Diabetic Foot Care
Why Do People with Diabetes need to take particular care of their feet?
The Diabetic Foot is a High Risk Foot. Diabetes can cause changes to the feet which lead to foot ulceration, recurring infections, gangrene and in a minority of cases, toe, foot or leg amputation. Two of the main reasons are:
1. Damage to the nerves in the feet (neuropathy). The sensation/feeling in the feet becomes reduced. Thus an injury to the foot can occur, which may not be felt at the time and goes untreated. Infection may result which can progress to become a foot ulcer.
2. People with diabetes are predisposed to developing poor circulation. This can lead to a poor supply of oxygen, nutrients and immune cells to the tissues in the feet, which delays healing. Any open injury can become infected. This in turn can lead to tissue breakdown and ulceration. If the ulcer fails to heal and becomes repeatedly infected gangrene may develop and amputation of a toe or foot may be necessary.
What can I do to help?
Have your feet checked professionally for any blood flow deficit and/or sensation loss (neuropathy) at least on an annual basis.
Keep your sugar levels within the normal range, take your blood pressure and cholesterol medication as directed and stop smoking. This will avoid changes/damage to nerve function and to lower leg blood vessels in the first place.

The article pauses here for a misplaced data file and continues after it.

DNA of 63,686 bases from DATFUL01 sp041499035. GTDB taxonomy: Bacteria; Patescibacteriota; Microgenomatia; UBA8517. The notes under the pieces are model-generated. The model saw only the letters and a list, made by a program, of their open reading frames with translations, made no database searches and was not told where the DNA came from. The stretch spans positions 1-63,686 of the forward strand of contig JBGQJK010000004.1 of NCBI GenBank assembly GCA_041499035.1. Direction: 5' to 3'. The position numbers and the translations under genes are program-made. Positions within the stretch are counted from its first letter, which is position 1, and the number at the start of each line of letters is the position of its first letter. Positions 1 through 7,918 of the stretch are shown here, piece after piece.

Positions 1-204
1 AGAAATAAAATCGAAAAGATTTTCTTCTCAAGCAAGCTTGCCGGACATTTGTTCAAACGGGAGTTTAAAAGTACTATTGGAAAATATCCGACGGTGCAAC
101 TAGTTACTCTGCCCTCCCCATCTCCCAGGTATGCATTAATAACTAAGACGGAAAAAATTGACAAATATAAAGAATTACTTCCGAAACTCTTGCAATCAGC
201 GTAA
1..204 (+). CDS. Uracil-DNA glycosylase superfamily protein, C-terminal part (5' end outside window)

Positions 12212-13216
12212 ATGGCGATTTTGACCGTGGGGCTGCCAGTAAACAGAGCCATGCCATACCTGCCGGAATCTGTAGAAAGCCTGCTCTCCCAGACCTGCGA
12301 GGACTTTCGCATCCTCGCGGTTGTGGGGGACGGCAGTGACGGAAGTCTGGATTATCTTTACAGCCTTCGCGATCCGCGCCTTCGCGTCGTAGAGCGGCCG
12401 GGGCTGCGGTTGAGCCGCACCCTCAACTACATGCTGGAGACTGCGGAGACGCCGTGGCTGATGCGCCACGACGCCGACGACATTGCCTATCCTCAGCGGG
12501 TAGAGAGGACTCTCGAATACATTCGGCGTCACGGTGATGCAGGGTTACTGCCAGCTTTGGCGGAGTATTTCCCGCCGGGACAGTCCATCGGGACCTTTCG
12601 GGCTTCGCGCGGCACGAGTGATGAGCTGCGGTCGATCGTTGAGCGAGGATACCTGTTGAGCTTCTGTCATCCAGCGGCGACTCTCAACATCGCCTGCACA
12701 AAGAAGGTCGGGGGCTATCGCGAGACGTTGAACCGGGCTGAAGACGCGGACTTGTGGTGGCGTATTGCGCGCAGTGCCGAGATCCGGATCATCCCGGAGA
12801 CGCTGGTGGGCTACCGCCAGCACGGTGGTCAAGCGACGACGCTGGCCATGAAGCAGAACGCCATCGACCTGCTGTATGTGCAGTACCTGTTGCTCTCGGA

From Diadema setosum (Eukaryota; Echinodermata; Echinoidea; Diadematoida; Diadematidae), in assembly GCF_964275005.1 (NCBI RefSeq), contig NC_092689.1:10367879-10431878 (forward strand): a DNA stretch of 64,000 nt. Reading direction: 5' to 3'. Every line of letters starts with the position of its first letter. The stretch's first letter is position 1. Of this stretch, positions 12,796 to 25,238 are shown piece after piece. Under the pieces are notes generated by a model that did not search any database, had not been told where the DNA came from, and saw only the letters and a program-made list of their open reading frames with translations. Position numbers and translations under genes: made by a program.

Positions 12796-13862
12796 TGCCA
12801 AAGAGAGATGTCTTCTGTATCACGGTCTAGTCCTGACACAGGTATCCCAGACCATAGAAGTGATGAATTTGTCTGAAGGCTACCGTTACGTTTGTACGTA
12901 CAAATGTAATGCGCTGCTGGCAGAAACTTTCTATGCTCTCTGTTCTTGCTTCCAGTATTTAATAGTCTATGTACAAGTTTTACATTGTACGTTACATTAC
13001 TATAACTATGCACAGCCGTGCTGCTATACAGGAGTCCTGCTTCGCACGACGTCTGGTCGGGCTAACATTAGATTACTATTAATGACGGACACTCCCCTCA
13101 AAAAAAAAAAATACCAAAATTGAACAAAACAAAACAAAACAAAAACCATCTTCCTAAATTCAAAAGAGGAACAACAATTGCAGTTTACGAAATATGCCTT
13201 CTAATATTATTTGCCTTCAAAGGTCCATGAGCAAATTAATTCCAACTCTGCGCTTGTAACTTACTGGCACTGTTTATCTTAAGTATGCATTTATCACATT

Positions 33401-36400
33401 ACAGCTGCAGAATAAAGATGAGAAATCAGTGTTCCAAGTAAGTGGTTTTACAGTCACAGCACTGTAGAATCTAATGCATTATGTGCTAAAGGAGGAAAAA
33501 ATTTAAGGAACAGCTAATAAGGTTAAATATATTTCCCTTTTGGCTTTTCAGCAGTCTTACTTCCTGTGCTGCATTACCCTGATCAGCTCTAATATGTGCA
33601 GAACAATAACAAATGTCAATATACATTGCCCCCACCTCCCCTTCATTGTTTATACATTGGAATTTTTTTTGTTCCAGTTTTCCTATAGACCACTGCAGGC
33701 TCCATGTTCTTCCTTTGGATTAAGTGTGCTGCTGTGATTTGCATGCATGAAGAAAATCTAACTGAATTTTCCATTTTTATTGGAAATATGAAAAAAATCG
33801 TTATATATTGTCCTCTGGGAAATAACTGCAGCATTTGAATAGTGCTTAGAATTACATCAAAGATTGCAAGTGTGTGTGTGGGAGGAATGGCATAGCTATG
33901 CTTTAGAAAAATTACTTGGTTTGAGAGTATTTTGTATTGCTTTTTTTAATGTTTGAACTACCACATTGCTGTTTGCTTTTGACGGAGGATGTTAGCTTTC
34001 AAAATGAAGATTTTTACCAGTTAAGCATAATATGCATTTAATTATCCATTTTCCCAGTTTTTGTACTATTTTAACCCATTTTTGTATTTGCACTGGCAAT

In addition you should avoid any injury to your feet. Some simple tips are:
- Wash daily and dry well, particularly between the toes
- Inspect the feet every day for any broken area/infection/foreign body
- Seek attention early if you find a problem. In the meantime cleanse with antiseptic and cover.
- Apply a moisturising cream to the feet regularly but not between the toes
- Do not walk barefoot. This helps to prevent injuries
- File the nails rather than using a scissors
- Do not use medicated corn plasters (they contain an acid which may damage your skin)
- Suitable footwear is very important for protection and cushioning of the diabetic foot
- be wide, deep and seamless at the toes
- Have a thick sole
- have a good cushioning insole
- have a good arch support
- be Velcro or lace up
- have a low wide heel
Book an appointment at Kilkenny Foot Clinic by calling 056-7795716